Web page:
What one does and does not do is not determined only by personal feeling and choice but is laid down and limited by the law of God, of the Torah. Shammai refused to teach the Torah under the stipulated conditions because the law in itself is a matter more important than the length of time a person who is not a Jew can stand on one foot.

The statement attributed to Hillel bears a certain resemblance to the following quotation from the Torah {39}
You shall not take vengeance, nor bear any grudge against the children of your people, but you shall love your neighbour as yourself: I am the Lord. You shall keep My statutes.

It is not just the middle part of this statement which Hillel reversed. Our attention is being directed towards the context in which that which he reversed appears in the Torah. He also legislated against the people in favour of the rulers and served the rulers instead of God, failing to keep God's statutes.



What we have seen is that Hillel served the rulers and those who supported the rulers. We saw that it was done by subtly misrepresenting the Torah so that it was applied in a way which weakened its application, so that it was applied in a way which served the establishment instead of protecting and serving the people, instead of serving God.

So now we know about Hillel and what he stood for, we have had an indication of what was done and of the methods used to do it. But the gemara tells us much more so that there can be no doubt left about what went on, about how in those days the application of the law was turned upside down.

Hence now we take a closer look at what else the gemara tells us about how Hillel came to be 'appointed'. We want to find out what happened so as to ensure that it does not happen again.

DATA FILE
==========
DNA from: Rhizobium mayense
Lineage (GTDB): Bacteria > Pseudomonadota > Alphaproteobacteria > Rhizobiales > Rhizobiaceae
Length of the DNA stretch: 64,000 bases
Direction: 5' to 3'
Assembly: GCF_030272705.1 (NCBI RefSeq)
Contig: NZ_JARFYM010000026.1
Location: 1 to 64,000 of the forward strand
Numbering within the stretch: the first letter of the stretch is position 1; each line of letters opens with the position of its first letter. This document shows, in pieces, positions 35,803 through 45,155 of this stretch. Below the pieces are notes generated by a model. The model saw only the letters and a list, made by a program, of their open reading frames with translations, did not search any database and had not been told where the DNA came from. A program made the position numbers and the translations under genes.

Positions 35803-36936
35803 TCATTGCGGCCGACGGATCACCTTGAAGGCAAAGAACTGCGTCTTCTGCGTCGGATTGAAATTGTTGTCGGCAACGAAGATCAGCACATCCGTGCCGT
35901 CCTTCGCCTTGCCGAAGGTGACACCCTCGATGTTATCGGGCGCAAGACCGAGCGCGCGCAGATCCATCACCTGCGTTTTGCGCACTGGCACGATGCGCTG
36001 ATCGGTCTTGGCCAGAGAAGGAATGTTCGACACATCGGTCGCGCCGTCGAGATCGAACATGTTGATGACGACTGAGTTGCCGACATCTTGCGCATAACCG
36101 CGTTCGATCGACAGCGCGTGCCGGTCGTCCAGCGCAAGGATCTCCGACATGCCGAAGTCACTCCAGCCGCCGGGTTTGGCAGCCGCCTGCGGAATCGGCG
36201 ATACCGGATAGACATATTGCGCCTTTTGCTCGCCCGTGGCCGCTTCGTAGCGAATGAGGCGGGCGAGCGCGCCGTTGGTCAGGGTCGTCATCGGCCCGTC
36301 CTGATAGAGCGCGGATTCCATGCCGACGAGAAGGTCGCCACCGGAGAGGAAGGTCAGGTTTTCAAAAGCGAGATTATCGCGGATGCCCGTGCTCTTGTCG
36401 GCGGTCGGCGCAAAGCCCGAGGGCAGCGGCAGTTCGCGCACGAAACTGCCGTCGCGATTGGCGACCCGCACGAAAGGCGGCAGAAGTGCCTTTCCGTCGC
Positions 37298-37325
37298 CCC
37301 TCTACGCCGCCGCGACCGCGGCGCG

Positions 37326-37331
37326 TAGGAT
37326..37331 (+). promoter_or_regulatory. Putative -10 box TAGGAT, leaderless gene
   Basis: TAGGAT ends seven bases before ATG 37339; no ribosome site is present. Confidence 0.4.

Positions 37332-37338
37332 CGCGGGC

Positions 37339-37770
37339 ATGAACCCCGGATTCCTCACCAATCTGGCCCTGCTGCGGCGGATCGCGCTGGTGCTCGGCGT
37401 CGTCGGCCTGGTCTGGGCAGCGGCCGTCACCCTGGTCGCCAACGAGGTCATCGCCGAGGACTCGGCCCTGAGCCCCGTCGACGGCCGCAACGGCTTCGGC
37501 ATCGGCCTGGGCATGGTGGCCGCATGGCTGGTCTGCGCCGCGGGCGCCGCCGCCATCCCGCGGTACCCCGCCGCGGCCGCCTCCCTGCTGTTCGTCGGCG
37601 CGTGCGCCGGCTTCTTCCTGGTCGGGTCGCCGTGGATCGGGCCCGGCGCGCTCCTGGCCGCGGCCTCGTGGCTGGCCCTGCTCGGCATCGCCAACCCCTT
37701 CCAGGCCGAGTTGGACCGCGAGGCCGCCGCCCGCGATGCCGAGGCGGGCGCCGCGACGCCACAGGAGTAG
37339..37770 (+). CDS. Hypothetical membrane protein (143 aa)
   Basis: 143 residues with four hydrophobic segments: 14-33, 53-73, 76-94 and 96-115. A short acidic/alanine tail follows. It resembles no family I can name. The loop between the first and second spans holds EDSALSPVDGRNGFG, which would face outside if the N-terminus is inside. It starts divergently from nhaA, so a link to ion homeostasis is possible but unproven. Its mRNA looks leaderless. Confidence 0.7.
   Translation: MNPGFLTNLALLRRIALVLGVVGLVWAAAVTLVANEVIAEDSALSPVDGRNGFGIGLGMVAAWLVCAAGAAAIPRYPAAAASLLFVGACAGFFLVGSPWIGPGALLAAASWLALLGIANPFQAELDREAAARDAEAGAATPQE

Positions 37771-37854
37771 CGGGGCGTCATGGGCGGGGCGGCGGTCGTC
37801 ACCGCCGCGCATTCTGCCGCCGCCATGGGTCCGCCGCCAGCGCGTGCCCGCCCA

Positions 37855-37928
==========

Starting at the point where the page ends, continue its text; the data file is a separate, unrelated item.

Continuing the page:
HILLEL'S 'APPOINTMENT'

The mishnah described how the 'deeply orthodox' Hillel gained a following. It points its accusing finger at Hillel, at our own establishment. How come we ever allowed ourselves to be so blinded by our establishment?

The gemara tells us much the same.

There is a long and involved mishnah which states and discusses the rules for what may and may not be done on the Sabbath when preparing the Passover offering. The gemara states that on {40} one occasion the 'Bene Bathyra' had forgotten these rules and did not know whether the preparatory work could be carried out on the Sabbath. Inquiring whether anyone knew, they were told that a man who had just come up from Babylonia and who was called 'Hillel the Babylonian' had served 'the two greatest men of the generation' and that he would know. So they summoned him and asked him. He answered them by means of two abstract logical arguments. 'They immediately set him at their head and appointed him Nasi (prince) over them'.

He then lectured them the whole day on the laws of Passover, on the laws of the festival which celebrates the freeing of the Jews from slavery in Egypt. He told them that it was because they {40} 'did not serve the two greatest men of the time, Shemaiah and Avtalyon', that he came up from Babylonia to be prince over them.

The story relates how Hillel gained control and became prince:

  1. He was taught by Shemaiah and Avtalyon,